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LED LIGHTING TECHNOLOGY IN PLANT GROWTH

Part I: Background

Light, just like water, soil, temperature and air, is indispensable for plant growth. Man had realized the importance of water, soil and temperature in growing plants since a long time ago, and had begun to utilize irrigation, fertilization, and greenhouse technologies to artificially alter the conditions and environment for the plants. As a result, the yield was successfully improved. However, we’ve always had little knowledge of lighting and its influence on plant growth.
Man used to believe that plants could obtain all the necessary nutrition from the soil until the year 1880, when American scientist G. Engelmann found through experiments that green leaves could produce starch and release oxygen only with light. It was only after then that the lighting condition appeared in plant research and cultivation.
Normally the human eye can respond to wavelengths from 380nm to 780nm, (deep violet to near-infrared). Similar to the human eye, plants can absorb wavelengths from 400nm to 700nm, which is defined as photosynthetically active radiation (PAR). That is to say, only lights (wavelengths) from 400nm to 700nm can be perceived and absorbed for photosynthesis by plants.  
 
Studies find that light influence plant growth in three aspects:

  1. Light intensity.

It is known that plants can absorb CO2, produce chemical energy, and release O2 only with light. In darkness, they respire, takes in O2, consume chemical energy, and release CO2. When the light intensity is 0, they only photosynthesize, and the higher the light intensity is, the faster the photosynthesis occurs. When photosynthesis and respiration happen at the same rate, the CO2 generated from latter is entirely absorbed by the former, and the light intensity at this point is defined as the light compensation point. Only when the light intensity is higher than the light compensation point can plants grow healthily. The rate of photosynthesis grows as light intensity does, but it stops when light intensity reaches a certain point, which is defined as the light saturation point.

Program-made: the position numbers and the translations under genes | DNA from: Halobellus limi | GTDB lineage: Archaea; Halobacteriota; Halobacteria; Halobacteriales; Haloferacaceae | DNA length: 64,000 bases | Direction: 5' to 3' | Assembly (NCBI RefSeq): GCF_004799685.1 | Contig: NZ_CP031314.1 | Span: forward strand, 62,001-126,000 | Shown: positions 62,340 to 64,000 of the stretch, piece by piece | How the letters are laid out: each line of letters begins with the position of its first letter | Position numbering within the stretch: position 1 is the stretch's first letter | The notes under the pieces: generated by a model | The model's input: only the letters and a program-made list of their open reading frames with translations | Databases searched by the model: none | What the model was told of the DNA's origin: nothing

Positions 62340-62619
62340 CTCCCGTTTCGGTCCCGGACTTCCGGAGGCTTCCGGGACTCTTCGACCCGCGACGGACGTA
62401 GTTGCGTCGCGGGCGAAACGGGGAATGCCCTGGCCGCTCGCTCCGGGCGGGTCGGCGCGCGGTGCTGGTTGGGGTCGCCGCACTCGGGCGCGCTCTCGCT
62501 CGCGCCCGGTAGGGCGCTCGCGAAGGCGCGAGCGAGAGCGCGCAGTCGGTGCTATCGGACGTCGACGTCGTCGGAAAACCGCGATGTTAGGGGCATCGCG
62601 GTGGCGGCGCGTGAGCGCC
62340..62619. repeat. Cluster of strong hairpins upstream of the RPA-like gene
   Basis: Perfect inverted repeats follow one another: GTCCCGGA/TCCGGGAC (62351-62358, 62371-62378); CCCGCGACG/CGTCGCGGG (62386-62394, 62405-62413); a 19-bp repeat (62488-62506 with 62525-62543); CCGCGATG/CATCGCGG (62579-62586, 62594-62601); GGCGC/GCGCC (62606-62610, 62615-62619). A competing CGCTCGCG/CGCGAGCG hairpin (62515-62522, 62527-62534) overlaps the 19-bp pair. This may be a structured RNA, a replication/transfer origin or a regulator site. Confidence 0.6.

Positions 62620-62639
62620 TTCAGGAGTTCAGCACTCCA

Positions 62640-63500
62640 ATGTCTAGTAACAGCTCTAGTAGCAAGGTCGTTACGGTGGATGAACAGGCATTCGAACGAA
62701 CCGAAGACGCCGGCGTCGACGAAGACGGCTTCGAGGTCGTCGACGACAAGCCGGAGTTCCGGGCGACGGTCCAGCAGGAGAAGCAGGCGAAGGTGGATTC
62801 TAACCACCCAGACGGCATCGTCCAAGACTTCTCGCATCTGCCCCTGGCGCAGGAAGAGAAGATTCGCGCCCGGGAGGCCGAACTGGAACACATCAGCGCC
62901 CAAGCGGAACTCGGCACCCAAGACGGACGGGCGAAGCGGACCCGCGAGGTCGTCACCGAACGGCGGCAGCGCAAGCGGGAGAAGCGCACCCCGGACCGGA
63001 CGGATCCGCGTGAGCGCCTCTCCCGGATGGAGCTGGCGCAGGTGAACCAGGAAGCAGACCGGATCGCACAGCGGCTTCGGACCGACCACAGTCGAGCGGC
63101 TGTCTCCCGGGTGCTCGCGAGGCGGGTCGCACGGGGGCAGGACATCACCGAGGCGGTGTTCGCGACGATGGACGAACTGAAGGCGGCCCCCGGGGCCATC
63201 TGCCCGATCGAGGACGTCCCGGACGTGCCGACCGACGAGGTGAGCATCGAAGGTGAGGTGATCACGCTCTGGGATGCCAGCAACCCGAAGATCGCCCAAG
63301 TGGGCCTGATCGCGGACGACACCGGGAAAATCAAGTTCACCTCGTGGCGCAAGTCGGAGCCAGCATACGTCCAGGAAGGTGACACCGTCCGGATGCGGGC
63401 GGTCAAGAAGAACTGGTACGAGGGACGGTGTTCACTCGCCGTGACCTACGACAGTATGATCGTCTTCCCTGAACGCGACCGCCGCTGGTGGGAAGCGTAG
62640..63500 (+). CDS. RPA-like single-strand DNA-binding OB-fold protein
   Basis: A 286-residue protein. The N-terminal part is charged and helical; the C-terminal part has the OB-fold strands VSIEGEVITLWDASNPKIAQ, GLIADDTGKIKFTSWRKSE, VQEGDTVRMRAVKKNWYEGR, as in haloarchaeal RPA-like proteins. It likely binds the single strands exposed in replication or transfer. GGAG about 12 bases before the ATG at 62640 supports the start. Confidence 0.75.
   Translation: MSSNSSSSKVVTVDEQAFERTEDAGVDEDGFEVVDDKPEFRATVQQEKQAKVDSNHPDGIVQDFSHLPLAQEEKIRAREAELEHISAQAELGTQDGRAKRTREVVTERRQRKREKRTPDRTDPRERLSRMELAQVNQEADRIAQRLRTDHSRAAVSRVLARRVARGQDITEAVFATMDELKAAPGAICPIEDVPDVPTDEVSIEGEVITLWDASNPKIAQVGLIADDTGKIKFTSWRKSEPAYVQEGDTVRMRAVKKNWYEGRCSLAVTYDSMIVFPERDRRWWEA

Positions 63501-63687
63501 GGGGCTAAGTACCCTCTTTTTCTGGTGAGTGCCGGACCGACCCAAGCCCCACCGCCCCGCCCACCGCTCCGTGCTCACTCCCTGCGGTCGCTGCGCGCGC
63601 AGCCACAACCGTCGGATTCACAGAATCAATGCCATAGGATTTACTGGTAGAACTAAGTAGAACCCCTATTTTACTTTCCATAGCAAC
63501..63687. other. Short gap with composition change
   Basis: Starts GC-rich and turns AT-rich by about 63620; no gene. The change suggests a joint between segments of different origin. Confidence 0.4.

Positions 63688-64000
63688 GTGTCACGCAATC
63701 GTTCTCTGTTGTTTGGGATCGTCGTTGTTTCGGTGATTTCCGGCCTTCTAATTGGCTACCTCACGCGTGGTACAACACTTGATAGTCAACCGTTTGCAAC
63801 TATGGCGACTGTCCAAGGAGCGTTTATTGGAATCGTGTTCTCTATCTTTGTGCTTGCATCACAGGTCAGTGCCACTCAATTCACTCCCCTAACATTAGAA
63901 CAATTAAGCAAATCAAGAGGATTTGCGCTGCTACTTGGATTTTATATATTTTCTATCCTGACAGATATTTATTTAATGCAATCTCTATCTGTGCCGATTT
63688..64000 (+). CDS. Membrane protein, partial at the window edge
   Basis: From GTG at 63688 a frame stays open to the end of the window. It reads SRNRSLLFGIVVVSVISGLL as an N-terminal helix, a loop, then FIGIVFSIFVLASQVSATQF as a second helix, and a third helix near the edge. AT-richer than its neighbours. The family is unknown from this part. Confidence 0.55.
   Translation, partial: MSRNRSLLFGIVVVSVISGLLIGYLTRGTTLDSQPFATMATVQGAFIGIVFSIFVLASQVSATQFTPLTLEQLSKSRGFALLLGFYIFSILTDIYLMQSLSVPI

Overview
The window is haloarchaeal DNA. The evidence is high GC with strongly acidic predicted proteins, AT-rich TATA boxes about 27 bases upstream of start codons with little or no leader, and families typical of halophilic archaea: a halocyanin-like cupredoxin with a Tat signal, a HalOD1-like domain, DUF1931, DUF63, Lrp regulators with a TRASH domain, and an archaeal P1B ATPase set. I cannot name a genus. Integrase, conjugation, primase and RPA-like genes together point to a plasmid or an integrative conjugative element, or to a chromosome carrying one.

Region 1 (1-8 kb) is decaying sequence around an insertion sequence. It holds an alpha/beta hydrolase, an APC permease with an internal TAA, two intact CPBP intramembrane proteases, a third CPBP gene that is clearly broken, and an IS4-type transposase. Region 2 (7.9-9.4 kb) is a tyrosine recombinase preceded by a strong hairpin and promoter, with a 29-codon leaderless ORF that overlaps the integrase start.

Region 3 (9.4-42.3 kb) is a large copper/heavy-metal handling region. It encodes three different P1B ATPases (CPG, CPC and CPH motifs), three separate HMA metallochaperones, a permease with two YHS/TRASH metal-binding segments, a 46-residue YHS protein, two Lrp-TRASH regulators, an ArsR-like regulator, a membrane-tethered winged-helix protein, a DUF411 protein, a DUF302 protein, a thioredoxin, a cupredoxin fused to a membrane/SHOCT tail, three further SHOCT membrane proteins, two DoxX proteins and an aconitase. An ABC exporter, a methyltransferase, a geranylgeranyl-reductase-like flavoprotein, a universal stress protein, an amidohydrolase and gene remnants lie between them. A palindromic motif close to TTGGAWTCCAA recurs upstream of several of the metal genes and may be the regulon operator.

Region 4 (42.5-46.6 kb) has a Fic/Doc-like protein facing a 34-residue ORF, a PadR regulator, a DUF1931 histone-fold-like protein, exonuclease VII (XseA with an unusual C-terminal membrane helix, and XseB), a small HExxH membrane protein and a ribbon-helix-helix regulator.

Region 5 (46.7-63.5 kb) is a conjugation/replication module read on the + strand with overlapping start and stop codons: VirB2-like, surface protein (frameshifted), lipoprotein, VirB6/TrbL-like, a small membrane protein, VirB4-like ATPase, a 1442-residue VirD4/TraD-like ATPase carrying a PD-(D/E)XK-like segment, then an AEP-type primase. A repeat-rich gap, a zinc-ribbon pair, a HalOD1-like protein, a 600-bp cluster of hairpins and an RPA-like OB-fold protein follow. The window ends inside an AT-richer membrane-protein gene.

Figure 1. Relationship between illumination intensity and photosynthetic rate
 

  1. Photoperiodism

Photoperiodism is the physiological reaction of plants to the length of day and night. According to their requirements for length of light and darkness in the 24-hour time cycle, plants are categorized as short day plants, long day plants and day-neutral plants. Photoperiodism is formed during the plant’s long-term adaption to the earth environment. Studies find that decreasing or increasing the lighting period can stimulate or postpone blooming.  


Figure 2. Effect of dark interruption on flowering
(Source: http://knowledgeclass.blogspot.com/2015/01/photoperiodism.html)
 

  1. Light quality.
Visible white light is a mixture of lights of various wavelengths. The spectrum is different when the mixing ratio is different, and creates different visual experiences in human eyes. Color temperature is used to differentiate white lights, for instance the color temperature at noon is about 6500K, and it is normally around 2700K at dawn and dusk. For white lights of the same color temperature, the human eye evaluates their quality by the color rendering performance, which is highly depended on the spectrum. Plants in different stages of growth need lights of different spectrums. That’s why there hasn’t been a universal index just like CRI for describing and evaluating light quality. As we can see, plant growth has strict requirements for lighting. That’s why it is unpractical to grow low value crops, technically and economically.  Before LED technology was developed enough, traditional artificial lights played a limited role mainly as supplementary lighting in greenhouses. Now as LED technology burgeons, more plant factories are using LEDs as dominating light source, and they even appear in highly populated cities.
 
So compared to traditional artificial light source, what are the advantages of LEDs that bring the revolutionary changes to plant factories? We’ll talk about it in our next post of this plant growth series. Please STAY TUNED.


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